"Also thought I'd let you know that I got it at an actual book shop and it pretty much had the best display out of all the comics. The shop has two comic sections, one where all the trades are stacked, with Marvel and DC the only ones really getting some display, but everything just crammed into shelves.

"Just past that is the new releases, and MORTAL SOULS is middle of the shelf, and due to an angle on the shelf, MORTAL SOULS is the first book that can be seen, and is visible from a great distance.

"You beat X-FORCE, APACHE SKIES, JSA etc. (I almost missed but only because it just didn't occur to me that they would put that in the best spot... the joys of bookstores over comic shops). TRUE STORY SWEAR TO GOD and INTERMAN were also in good visible spots.

"Can't wait for a sequel or for MY FLESH IS COOL!

"Congrats on a good job, and cheers for the good read (or reads, as it were)."

Maybe that'll sway you. The Star Code order number is STAR17698.

Meanwhile, BADLANDS (from AiT/PlanetLar Books, Starcode STAR16194) made Sean Kelly's "Best 19 Comic Books For Your Bookshelf Of 2002 over at Ink 19, and Marcia Allis over at Sequential Tart spread around a little BADLANDS love herself. Thanks, everyone.

Those wishing to comment should leave messages on the Permanent Damage Message Board. You can also e-mail me but the chances of a reply are next to nil these days, given my workload, though I do read all my e-mail as long as it's not trying to sell me something. IMPORTANT: Because a lot of people apparently list it in their e-address books, this account has gotten a slew of virus-laden messages lately. They're no real threat but dealing with them eats up time I don't really have, to the extent I can no longer accept unsolicited e-mail with attachments. If you want to send something via attachment (say, art samples) ask me first. If I say okay, then send. Unsolicited e-mail with attachments will be wiped from the server without being read. You can also leave messages for me and have discussions on other topics at my Delphi forum, GRAPHIC VIOLENCE. Please don't ask me how to break into the business, or who to submit work to. The answers to those questions are too mercurial for even me to keep up with.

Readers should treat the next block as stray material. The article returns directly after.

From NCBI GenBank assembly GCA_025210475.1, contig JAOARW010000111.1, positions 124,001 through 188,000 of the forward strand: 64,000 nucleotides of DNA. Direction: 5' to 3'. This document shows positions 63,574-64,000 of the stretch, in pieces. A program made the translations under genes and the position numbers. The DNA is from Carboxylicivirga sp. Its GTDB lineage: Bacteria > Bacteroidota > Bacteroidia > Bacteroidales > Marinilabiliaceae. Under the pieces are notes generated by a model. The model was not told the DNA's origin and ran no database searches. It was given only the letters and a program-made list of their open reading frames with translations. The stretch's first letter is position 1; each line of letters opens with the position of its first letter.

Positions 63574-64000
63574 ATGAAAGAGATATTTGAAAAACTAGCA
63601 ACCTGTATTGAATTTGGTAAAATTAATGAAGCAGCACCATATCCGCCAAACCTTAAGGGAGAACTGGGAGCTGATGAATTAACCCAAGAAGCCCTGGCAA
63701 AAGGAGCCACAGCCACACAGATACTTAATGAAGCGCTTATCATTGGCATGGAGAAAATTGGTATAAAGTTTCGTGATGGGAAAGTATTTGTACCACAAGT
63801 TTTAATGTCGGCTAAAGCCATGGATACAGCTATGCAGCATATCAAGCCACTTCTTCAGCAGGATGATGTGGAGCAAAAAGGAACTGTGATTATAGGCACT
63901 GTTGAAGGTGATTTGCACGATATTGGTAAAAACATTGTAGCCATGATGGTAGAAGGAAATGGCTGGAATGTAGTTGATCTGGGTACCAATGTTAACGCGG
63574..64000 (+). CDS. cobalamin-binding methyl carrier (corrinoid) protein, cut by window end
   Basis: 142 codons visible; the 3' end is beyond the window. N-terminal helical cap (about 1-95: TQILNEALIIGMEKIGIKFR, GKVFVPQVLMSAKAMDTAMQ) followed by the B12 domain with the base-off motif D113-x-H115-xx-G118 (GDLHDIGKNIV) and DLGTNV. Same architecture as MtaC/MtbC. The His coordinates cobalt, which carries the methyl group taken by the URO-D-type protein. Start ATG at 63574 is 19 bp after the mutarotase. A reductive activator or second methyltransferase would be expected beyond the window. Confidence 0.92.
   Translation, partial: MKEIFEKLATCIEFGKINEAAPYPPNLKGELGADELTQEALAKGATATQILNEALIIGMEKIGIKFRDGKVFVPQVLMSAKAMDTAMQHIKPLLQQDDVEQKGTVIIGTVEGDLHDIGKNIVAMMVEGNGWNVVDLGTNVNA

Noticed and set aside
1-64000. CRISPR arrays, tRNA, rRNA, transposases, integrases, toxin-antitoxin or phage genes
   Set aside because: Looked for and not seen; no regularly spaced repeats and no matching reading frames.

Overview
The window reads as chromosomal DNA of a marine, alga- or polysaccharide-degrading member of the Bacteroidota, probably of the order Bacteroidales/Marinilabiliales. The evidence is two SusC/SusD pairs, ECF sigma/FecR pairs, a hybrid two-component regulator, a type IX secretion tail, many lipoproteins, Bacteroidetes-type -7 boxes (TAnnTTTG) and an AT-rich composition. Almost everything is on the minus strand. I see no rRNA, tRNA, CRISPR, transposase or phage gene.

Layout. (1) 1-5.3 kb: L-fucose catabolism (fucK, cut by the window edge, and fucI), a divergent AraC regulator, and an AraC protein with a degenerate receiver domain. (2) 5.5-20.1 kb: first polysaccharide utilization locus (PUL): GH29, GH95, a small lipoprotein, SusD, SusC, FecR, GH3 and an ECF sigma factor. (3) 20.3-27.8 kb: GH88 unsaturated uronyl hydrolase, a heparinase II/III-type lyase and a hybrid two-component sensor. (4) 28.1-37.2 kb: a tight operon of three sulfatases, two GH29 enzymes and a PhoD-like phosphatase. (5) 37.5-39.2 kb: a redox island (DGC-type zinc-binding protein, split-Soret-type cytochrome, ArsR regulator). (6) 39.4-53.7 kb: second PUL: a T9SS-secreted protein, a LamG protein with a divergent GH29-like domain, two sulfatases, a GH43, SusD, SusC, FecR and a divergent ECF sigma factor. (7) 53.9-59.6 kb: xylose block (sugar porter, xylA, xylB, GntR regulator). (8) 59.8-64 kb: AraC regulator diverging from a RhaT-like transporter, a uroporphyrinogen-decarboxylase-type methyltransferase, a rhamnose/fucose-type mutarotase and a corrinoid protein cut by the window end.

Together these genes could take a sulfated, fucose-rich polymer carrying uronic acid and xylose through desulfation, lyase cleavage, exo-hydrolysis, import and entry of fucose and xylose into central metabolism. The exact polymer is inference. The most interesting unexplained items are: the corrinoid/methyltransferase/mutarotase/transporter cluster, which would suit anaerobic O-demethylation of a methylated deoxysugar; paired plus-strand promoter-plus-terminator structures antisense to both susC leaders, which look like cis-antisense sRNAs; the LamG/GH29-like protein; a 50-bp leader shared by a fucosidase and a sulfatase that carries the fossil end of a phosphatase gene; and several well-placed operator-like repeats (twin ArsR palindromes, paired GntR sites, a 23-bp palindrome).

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I'm reviewing comics sent to me – I may not like them but certainly I'll mention them – at Steven Grant c/o Permanent Damage, 2657 Windmill Pkwy #194, Henderson NV 89074, so send 'em if you want 'em mentioned, since I can't review them unless I see them. Some people have been sending press releases and cover proofs and things like that, which I enjoy getting, but I really can't do anything with them, sorry. Full comics only, though they can be photocopies rather than the published version. Make sure you include contact information for readers who want to order your book.